Music is a very fascinating universal phenomenon. Almost everyone likes some sort of music, whether it be the twang of a country song or the intensity of a German rap. Music has the ability to completely change the mood of a situation. It has extensively been investigated and used as a form of therapy for the mind. Therefore it would be interesting to see if it had any impact on a person’s physical ability as well.
Music has been suggested to affect the body’s physiological patterns in many ways. A study done in 2003 (Yamamoto et. al) exemplified the wavering levels of neurotransmitters as the type of music was changed. When the participants listen to slow-rhythm music their plasma levels of norepinephrine decreased, and when they listened to fast-rhythm music their plasma levels of epinephrine increased. Norepinephrine is a hormone generally known for mechanisms of the sympathetic nervous system, originating the fight or flight response. When it is lowered, the body’s stress level is suppressed, caused by a decrease in blood pressure. Epinephrine is a similar hormone, commonly referred to as adrenaline, which has been known to produce sudden responses to combat stress. An increase in plasma levels would increase the heart rate and dilate air passages to promote the expansion of oxygen to the body’s vital organs. By simply choosing a different pace of music, the way our physiology works can be completely altered.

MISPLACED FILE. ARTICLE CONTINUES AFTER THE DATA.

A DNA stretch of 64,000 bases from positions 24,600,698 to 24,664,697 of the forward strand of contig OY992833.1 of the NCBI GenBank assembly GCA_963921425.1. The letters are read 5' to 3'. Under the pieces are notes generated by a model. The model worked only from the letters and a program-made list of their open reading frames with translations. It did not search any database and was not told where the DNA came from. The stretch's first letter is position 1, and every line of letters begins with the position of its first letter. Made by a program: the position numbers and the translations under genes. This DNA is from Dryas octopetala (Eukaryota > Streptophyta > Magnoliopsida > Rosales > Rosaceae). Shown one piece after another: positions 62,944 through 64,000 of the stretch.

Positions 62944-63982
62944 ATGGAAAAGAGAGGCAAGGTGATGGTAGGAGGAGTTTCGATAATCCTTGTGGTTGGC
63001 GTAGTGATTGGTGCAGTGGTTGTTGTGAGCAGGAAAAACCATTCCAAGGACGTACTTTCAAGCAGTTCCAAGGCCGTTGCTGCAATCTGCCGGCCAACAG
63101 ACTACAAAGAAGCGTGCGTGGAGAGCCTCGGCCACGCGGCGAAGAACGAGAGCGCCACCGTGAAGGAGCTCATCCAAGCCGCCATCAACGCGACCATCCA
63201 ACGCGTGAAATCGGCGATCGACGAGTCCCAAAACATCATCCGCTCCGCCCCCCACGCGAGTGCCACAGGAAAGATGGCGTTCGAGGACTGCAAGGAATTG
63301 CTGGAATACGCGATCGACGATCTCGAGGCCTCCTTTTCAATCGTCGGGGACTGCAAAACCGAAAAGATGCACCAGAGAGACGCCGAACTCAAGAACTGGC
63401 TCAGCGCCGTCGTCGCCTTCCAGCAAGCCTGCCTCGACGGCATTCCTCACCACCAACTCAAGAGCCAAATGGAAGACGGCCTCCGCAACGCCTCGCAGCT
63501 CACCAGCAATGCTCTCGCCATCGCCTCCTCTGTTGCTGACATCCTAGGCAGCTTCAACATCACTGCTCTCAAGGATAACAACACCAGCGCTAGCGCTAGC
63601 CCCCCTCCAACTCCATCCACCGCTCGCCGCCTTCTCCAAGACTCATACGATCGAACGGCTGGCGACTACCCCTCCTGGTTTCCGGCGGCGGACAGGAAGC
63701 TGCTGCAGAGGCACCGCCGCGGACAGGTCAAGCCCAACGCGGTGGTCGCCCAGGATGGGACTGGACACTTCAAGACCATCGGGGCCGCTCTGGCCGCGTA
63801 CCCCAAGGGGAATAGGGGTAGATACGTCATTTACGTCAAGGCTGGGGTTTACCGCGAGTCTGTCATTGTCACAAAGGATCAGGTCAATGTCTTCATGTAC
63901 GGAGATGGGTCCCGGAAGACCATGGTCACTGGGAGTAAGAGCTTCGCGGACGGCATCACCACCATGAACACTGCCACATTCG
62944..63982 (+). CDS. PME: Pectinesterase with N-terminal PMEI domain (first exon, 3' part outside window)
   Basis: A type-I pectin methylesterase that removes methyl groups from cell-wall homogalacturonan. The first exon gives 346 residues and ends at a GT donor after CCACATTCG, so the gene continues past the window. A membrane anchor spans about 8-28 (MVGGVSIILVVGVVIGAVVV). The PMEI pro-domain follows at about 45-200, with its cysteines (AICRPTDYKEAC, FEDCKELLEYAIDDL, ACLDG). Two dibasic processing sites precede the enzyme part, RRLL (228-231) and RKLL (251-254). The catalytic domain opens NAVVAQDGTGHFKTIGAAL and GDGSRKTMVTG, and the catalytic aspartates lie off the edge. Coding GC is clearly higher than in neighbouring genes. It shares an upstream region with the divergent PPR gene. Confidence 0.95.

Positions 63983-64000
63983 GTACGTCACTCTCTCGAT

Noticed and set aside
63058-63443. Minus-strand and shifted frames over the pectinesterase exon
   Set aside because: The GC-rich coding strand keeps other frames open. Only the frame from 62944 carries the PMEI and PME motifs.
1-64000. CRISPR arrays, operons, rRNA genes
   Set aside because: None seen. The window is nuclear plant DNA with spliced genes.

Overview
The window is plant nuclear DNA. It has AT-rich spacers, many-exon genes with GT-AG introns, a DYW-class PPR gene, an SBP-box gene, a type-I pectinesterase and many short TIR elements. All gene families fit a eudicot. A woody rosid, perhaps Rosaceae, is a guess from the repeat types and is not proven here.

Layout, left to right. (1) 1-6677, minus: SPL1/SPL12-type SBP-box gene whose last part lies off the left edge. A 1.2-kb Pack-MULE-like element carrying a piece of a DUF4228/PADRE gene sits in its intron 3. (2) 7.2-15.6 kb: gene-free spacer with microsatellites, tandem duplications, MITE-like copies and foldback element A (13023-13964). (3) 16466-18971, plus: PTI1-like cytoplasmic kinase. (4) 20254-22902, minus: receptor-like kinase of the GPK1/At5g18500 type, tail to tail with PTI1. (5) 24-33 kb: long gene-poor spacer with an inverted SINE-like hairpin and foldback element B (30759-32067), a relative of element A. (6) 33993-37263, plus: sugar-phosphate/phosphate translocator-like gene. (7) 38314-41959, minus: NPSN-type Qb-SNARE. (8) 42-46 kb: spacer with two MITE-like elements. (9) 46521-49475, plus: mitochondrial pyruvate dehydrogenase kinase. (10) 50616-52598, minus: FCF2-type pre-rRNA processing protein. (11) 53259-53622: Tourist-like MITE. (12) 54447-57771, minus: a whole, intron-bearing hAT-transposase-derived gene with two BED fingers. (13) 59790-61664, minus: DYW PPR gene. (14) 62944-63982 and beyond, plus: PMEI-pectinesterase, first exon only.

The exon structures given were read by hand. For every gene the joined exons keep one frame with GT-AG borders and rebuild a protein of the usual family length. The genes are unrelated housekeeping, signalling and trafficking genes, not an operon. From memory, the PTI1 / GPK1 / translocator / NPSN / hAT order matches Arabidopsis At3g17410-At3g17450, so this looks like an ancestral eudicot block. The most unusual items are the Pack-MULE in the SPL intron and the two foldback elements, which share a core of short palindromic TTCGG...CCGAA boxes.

A different investigation was done to find the effects of Medical Resonance Therapy Music (MRT-Music) on cerebral blood flow (Shemagonov & Sidorenko, 2000). The arterial make up in the cerebrum is hard to get into through the blood stream due to the blood-brain barrier. Therefore even neurotra...
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...ned Individuals During Progressive Exercise.” Physical Education and Sport, 6: 67-74.
Priest, D.L. & Karageorghis, C.I. (2008). “A qualitative investigation into the characteristics and effects of music accompanying exercise.” European Physical Education Review, 14: 347-367.
Sariscsany, M.J. (1991). “Motivating physical education students through music.” Physical Educator, 48, 2: 93-94.
Shemagonov, A.V., & Sidorenko, V.N. (2000). “Can the Medical Resonance Therapy Music Affect Autonomous Innervation of Cerebral Arteries?” Integrative Physiological and Behavioral Science, 35, 3: 218-223.
Yamamoto, T., Ohkuwa, T., Kitoh, I.M., Tsuda, T., Kitagawa, S., and Sato, Y. (2003). “Effects of Pre-exercise Listening to Slow and Fast Rhythm Music on Supramaximal Cycle Performance and Selected Metabolic Variables.” Archives of Physiology and Biochemistry, 111, 3: 211-214.
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